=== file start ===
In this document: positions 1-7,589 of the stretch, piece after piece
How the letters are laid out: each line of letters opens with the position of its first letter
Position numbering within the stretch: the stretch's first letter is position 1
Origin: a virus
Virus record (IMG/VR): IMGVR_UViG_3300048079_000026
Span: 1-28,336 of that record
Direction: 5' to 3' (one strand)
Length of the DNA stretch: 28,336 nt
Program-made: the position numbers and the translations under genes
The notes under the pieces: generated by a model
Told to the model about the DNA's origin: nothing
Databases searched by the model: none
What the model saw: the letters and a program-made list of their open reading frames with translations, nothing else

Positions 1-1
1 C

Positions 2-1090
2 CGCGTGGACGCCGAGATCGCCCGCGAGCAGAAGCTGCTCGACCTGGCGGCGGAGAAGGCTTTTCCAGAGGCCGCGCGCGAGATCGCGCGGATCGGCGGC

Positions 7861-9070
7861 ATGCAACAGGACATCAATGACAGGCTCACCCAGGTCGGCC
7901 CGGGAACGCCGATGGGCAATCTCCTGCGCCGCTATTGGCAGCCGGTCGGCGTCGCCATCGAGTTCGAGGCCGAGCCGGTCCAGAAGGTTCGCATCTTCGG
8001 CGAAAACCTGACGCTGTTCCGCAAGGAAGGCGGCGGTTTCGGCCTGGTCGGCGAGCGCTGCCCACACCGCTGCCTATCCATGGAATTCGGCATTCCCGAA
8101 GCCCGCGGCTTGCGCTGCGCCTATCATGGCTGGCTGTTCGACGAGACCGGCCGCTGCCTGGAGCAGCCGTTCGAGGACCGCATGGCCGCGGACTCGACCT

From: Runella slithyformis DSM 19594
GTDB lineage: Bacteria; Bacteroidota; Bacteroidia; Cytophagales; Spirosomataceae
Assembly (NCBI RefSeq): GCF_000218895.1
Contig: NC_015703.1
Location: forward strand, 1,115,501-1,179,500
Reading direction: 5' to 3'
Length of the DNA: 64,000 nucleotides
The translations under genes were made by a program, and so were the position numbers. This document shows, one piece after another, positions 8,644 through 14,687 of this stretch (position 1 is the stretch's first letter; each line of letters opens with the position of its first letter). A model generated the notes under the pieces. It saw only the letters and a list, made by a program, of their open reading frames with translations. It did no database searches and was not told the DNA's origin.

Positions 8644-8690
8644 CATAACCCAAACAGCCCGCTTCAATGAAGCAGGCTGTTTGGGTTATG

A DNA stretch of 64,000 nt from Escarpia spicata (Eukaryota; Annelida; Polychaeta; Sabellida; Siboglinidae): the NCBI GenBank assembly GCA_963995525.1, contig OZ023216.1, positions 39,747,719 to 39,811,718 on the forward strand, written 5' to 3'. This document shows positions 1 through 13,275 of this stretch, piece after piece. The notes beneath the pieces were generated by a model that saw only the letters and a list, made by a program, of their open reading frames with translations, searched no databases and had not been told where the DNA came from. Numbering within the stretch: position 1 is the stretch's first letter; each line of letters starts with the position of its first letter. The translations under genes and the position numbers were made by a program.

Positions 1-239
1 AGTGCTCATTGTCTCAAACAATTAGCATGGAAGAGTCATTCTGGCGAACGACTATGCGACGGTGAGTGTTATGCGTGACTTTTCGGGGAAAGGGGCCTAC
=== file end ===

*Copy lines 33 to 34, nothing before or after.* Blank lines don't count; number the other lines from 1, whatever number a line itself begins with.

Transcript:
A DNA stretch of 64,000 nt from Escarpia spicata (Eukaryota; Annelida; Polychaeta; Sabellida; Siboglinidae): the NCBI GenBank assembly GCA_963995525.1, contig OZ023216.1, positions 39,747,719 to 39,811,718 on the forward strand, written 5' to 3'. This document shows positions 1 through 13,275 of this stretch, piece after piece. The notes beneath the pieces were generated by a model that saw only the letters and a list, made by a program, of their open reading frames with translations, searched no databases and had not been told where the DNA came from. Numbering within the stretch: position 1 is the stretch's first letter; each line of letters starts with the position of its first letter. The translations under genes and the position numbers were made by a program.

Positions 1-239